The Asia Fitness Conference celebrated its 10th year anniversary in 2018. The 3 day conference and exhibition was held in Bangkok from the 5th – 7th October. It was a significant milestone and representative of the evolution of fitness training in Asia over the last decade.
The Conference attracted exercise professionals from a wide range of Asian countries including the host Thailand, Vietnam, Singapore, India and Malaysia. With the opportunity to participate in workshops and seminars presented by leading authorities in fitness, the Conference has become the ‘must attend’ event in the fitness calendar.
For those who have been to the Australian Fitness Expo (Filex) in Sydney, it is very similar but on a significantly smaller scale. My reason for participating this year was to learn more about the fitness industry in Asia, specifically the standard of the qualifications completed by exercise professionals and the level of service provided to their clients.
The Conference was very well organised. Participants pre-selected the sessions they attended from a broad range of options including; Movement Analysis, Corrective Exercise, Yoga, HIIT, Myofascial Release, Sports Nutrition and Client Motivation, to name a few. In between the 75 minute sessions there was sufficient time throughout the day to check out the exhibition and watch the demonstration activities that were on show on the main stage.
Having been involved in the Australian fitness industry for 25 years, I found it very interesting to observe and compare the state of development of the Asian sector.
The masterclasses and demonstrations involving any type of dance activity were hugely popular. Zumba was a hit with the colourful outfits and energetic instructors leading the way. There was no shortage of participants happy to join in the sessions and ‘shake their booty’. It appears, at least from those attending, that there is a love of music and dance, which extends to a preference towards exercise that includes music and dance.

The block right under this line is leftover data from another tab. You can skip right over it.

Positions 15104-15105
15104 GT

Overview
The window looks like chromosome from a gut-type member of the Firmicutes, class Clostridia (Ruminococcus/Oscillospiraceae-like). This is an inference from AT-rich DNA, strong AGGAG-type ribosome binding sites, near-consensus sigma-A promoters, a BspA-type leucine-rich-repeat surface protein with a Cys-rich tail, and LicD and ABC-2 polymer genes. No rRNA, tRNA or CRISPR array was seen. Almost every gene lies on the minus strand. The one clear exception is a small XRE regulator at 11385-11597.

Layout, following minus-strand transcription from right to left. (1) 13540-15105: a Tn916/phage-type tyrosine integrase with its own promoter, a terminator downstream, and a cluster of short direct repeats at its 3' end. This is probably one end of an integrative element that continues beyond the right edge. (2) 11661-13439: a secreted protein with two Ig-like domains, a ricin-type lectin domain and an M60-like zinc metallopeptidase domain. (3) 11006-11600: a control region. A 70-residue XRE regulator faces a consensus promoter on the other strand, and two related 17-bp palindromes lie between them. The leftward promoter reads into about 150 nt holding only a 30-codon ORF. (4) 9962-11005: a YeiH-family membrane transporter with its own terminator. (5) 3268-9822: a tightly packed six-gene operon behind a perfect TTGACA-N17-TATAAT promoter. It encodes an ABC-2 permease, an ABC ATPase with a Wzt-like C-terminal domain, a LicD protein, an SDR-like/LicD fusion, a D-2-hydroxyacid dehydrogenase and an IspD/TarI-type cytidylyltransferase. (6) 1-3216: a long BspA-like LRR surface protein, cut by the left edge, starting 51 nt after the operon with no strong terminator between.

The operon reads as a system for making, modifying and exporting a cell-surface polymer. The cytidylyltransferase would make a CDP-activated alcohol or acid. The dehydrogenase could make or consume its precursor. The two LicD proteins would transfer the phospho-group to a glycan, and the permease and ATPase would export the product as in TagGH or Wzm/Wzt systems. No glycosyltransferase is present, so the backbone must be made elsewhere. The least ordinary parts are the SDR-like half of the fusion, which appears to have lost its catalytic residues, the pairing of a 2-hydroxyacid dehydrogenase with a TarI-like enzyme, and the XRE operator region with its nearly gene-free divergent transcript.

Not far behind Zumba was martial arts fitness. Thai boxing and variations using mitts, pads and sticks is another very popular way to keep fit in Asia. When travelling around the city you couldn’t help but notice the large number of facilities that catered for this type of training.
The bigger fitness ‘chains’ also have established themselves in Asia. In several of the larger shopping malls, there were Fitness First or Virgin Active super clubs. The size of the club was in keeping with the size of the mall! These facilities catered for everyone with extensive cardio and resistance equipment, group classes and personal training. While HIIT was strongly promoted there were many less ‘strenuous’ exercise options available including yoga, Pilates and combinations of both.
It was apparent that there is a strong culture health and exercise, and the requirements that contribute to a healthy lifestyle. Directly across the street from my hotel was a massage centre and there were another four in the short walk to the nearest sky rail station only 300 metres away. While there are many food options, the staple diets here are generally healthier than those of Australian and many other western cultures. It was noticeable that there were significantly fewer overweight people than you would see on the streets of major Australian cities.
Where to from here?
My only disappointment was that the Conference and Exhibition only catered to exercise professionals working in the industry. The Australian version attracts around 25,000 attendees from the public and provides the opportunity for them to gather information about all aspects of the industry.
It would be a fantastic to see the larger ‘brands’ represented at the Conference and Exhibition, promoting their services and encouraging the public to get involved. There is obviously a huge market for companies such as Nike, Adidas, Virgin Active and Fitness First in Asia and it would be a significant step for them to participate in the future.
From my observations, the exercise professionals in Asia are very much like their counterparts elsewhere across the world. They are very enthusiastic, keen to learn more and upgrade their skills and knowledge to provide even better services to their clients. With that purpose in mind, Australian Fitness Academy is planning to expand its programs to offer qualifications in Asia. So ‘watch this space’ over the next few months and we will keep you informed of our developments in fitness qualifications and training throughout Asia.